“I’ve always said I don’t want to know how long I’ve got. That’s because life shouldn’t be measured by time, it should be measured by what you achieve. I don’t regret anything I did, I only regret the things I didn’t do. There might be times when I’m tempted to be bitter, but there is only so long that you can ask ‘Why me?’. I have been to a place that makes you realise life might not be fair, but that realisation pushes you to make it a better place. Make every second count, never take anything for granted, don’t be afraid to try something new life is for living. I see people who want to do more with their life, but don’t have the motivation. I have all the motivation but not a lot of time. Others have a lot of time but not much motivation. Cancer gave me a huge kick up the backside, basically. From the off, I’ve been determined to overcome my illness and that attitude has rubbed off on other people. Spread as much positivity as possible – that’s my goal. My illness has brought the best out of others, which can only be a good thing.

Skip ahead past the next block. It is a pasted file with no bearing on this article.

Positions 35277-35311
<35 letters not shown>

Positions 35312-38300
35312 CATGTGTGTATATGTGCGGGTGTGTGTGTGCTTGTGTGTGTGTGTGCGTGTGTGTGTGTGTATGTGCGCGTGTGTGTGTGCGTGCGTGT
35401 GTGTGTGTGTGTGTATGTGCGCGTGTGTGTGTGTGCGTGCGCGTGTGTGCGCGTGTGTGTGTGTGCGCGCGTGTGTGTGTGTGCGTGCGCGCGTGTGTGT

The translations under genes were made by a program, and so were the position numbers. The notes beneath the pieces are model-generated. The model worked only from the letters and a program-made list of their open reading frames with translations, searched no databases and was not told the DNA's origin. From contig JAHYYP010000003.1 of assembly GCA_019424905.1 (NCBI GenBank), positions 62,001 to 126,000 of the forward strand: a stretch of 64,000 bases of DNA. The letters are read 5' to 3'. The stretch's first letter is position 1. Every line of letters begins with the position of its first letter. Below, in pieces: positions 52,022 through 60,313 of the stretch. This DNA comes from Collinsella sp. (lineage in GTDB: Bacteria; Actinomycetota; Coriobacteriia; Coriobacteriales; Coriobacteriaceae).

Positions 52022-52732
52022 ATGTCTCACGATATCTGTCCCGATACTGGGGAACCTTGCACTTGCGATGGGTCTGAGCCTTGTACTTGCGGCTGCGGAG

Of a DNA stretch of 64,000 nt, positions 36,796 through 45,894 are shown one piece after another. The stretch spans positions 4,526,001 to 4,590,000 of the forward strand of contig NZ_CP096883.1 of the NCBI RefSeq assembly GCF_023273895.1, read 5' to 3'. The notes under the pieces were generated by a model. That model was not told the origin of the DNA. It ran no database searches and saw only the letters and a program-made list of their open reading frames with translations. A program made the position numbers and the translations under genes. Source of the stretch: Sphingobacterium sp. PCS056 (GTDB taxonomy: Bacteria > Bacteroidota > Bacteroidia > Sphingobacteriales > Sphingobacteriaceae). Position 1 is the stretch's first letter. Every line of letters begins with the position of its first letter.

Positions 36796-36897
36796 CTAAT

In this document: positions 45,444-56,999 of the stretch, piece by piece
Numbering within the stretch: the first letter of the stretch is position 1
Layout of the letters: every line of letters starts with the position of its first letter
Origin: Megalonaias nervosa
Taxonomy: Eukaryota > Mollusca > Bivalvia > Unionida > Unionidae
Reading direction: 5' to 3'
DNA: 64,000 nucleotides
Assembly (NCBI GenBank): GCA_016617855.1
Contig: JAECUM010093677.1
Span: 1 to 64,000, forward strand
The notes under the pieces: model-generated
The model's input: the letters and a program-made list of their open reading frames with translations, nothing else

My illness has ignited a lease of life in me that I would not have discovered.”
“Selfies are something new to me, but as I have become increasingly addicted to Instagram, I have been accused of posting too many of them. Maybe this is so, but only because I’ve learned that the selfie is one of the most popular ways to post... and garner the most likes from followers.
I’ve found that Instagram works much like the movie business: You’re safe if you trade “one for them” with “one for yourself,” meaning for every photo of a book, painting or poem, I try to post a selfie with a puppy, a topless selfie or a selfie with Seth Rogen, because these are all things that are generally liked.
We all have different reasons for posting them, but, in the end, selfies are avatars: Mini-Me’s that we send out to give others a sense of who we are.” ~ James Franco The NY Times
So in that case... “Morning”